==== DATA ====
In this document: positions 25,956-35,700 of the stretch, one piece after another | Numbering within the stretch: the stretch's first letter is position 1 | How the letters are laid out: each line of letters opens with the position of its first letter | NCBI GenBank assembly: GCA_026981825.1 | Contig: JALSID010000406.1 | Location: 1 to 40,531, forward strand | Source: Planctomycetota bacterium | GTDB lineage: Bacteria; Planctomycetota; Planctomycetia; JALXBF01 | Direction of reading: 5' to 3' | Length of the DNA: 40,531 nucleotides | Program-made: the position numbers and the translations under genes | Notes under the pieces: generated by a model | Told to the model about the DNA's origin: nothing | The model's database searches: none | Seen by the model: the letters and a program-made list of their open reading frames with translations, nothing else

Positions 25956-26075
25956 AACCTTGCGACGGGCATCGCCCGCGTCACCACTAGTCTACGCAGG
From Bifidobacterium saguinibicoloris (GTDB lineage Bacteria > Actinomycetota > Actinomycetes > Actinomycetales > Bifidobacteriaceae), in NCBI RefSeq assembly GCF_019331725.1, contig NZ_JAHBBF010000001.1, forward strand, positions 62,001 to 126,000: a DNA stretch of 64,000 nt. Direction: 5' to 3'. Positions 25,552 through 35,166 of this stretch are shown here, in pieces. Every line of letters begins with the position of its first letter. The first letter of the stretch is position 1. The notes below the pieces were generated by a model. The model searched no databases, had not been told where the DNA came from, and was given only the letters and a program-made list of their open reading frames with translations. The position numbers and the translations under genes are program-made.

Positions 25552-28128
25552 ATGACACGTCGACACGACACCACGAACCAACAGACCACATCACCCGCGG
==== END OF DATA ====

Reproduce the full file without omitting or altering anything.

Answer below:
In this document: positions 25,956-35,700 of the stretch, one piece after another | Numbering within the stretch: the stretch's first letter is position 1 | How the letters are laid out: each line of letters opens with the position of its first letter | NCBI GenBank assembly: GCA_026981825.1 | Contig: JALSID010000406.1 | Location: 1 to 40,531, forward strand | Source: Planctomycetota bacterium | GTDB lineage: Bacteria; Planctomycetota; Planctomycetia; JALXBF01 | Direction of reading: 5' to 3' | Length of the DNA: 40,531 nucleotides | Program-made: the position numbers and the translations under genes | Notes under the pieces: generated by a model | Told to the model about the DNA's origin: nothing | The model's database searches: none | Seen by the model: the letters and a program-made list of their open reading frames with translations, nothing else

Positions 25956-26075
25956 AACCTTGCGACGGGCATCGCCCGCGTCACCACTAGTCTACGCAGG
From Bifidobacterium saguinibicoloris (GTDB lineage Bacteria > Actinomycetota > Actinomycetes > Actinomycetales > Bifidobacteriaceae), in NCBI RefSeq assembly GCF_019331725.1, contig NZ_JAHBBF010000001.1, forward strand, positions 62,001 to 126,000: a DNA stretch of 64,000 nt. Direction: 5' to 3'. Positions 25,552 through 35,166 of this stretch are shown here, in pieces. Every line of letters begins with the position of its first letter. The first letter of the stretch is position 1. The notes below the pieces were generated by a model. The model searched no databases, had not been told where the DNA came from, and was given only the letters and a program-made list of their open reading frames with translations. The position numbers and the translations under genes are program-made.

Positions 25552-28128
25552 ATGACACGTCGACACGACACCACGAACCAACAGACCACATCACCCGCGG